In 2015, Seattle voters approved a first-in-the-nation program that provides Seattle residents with $100 in “democracy vouchers,” which they can distribute to candidates who pledge to receive more of their funding from small-dollar sources and less from big money. Seattle's Democracy Voucher Program reduces wealth-based barriers to participation in city elections, expands opportunities for traditionally under-represented communities to increase their participation and voice in city elections, and incentivizes candidates to directly connect with a broader range of their constituents, including homeless voters.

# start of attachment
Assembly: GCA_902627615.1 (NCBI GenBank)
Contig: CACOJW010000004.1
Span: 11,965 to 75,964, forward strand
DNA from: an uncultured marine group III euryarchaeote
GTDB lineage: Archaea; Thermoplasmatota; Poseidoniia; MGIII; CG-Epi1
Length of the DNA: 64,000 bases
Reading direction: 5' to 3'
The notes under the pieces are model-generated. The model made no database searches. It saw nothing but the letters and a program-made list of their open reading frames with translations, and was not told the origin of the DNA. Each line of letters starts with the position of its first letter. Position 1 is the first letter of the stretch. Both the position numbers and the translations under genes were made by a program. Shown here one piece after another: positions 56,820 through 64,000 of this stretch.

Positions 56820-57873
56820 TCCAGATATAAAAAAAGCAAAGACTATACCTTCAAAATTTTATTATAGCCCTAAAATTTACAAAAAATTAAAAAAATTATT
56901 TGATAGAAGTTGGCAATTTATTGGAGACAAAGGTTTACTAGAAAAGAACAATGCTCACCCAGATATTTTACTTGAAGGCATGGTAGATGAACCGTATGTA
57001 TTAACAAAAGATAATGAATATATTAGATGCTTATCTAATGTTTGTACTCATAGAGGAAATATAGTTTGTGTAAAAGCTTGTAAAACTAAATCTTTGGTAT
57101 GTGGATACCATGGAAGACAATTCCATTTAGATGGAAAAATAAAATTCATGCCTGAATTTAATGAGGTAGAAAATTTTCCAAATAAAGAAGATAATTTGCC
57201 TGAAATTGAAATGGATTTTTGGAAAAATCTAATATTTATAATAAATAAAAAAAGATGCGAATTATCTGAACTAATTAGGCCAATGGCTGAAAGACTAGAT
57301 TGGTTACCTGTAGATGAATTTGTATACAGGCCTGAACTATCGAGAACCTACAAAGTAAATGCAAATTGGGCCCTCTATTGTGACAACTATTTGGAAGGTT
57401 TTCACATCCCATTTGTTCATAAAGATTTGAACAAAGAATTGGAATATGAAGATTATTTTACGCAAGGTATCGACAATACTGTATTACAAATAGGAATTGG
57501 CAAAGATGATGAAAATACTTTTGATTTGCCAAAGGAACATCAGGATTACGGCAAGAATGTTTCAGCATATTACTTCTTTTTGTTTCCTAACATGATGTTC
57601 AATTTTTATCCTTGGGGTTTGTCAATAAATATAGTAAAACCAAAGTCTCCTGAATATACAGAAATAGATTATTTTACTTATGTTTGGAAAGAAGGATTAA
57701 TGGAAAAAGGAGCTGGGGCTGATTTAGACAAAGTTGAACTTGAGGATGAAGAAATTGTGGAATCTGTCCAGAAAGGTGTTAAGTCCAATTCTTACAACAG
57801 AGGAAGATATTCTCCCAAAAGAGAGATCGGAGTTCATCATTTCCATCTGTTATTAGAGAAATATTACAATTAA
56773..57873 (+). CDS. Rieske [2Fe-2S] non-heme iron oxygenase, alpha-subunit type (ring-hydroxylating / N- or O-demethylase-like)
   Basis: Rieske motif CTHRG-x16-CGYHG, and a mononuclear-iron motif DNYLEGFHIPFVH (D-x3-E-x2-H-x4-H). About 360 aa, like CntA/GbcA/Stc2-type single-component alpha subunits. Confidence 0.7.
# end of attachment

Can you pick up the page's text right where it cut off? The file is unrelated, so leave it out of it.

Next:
Two property tax payers sued to block the Democracy Voucher Program, alleging that it violates the First Amendment. Demos filed amicus briefs defending the constitutionality of the program on behalf of numerous community and national organizations who supported the initiative, both at the trial court and appellate levels. The legal challenge was dismissed by the Washington Superior Court in November 2017 and this ruling was then appealed. The appellate court certified the case directly to the Washington Supreme Court, which rejected the challenge in July 2019.
Washington CAN, APACEVotes, Every Voice, Fix Democracy First, Fuse, LGBTQ Allyship, OneAmerica, Represent Us, Washington Democracy Hub, WashPIRG, Win Win Network
Free Speech for People, Smith & Lowney PLLC, Harry Williams Law